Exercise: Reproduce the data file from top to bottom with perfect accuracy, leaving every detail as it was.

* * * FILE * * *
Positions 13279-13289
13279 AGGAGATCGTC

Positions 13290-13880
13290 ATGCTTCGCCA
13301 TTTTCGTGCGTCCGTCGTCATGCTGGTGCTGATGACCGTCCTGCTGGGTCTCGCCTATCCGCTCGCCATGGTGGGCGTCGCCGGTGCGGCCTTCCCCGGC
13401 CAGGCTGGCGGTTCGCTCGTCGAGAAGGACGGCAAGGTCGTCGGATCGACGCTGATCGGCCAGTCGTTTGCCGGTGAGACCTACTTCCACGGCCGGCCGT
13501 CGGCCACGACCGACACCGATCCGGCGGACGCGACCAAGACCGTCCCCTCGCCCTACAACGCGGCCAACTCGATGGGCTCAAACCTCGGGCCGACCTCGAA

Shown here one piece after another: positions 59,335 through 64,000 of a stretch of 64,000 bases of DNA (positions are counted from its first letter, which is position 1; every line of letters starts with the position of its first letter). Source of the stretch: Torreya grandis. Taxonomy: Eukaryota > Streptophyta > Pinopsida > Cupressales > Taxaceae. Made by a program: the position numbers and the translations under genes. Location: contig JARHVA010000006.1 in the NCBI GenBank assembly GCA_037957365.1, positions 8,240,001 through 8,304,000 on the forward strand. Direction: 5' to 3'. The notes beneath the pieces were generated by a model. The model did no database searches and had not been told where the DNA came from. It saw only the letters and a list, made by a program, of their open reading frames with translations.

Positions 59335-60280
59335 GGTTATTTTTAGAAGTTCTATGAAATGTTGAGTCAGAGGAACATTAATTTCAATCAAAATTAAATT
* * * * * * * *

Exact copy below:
Positions 13279-13289
13279 AGGAGATCGTC

Positions 13290-13880
13290 ATGCTTCGCCA
13301 TTTTCGTGCGTCCGTCGTCATGCTGGTGCTGATGACCGTCCTGCTGGGTCTCGCCTATCCGCTCGCCATGGTGGGCGTCGCCGGTGCGGCCTTCCCCGGC
13401 CAGGCTGGCGGTTCGCTCGTCGAGAAGGACGGCAAGGTCGTCGGATCGACGCTGATCGGCCAGTCGTTTGCCGGTGAGACCTACTTCCACGGCCGGCCGT
13501 CGGCCACGACCGACACCGATCCGGCGGACGCGACCAAGACCGTCCCCTCGCCCTACAACGCGGCCAACTCGATGGGCTCAAACCTCGGGCCGACCTCGAA

Shown here one piece after another: positions 59,335 through 64,000 of a stretch of 64,000 bases of DNA (positions are counted from its first letter, which is position 1; every line of letters starts with the position of its first letter). Source of the stretch: Torreya grandis. Taxonomy: Eukaryota > Streptophyta > Pinopsida > Cupressales > Taxaceae. Made by a program: the position numbers and the translations under genes. Location: contig JARHVA010000006.1 in the NCBI GenBank assembly GCA_037957365.1, positions 8,240,001 through 8,304,000 on the forward strand. Direction: 5' to 3'. The notes beneath the pieces were generated by a model. The model did no database searches and had not been told where the DNA came from. It saw only the letters and a list, made by a program, of their open reading frames with translations.

Positions 59335-60280
59335 GGTTATTTTTAGAAGTTCTATGAAATGTTGAGTCAGAGGAACATTAATTTCAATCAAAATTAAATT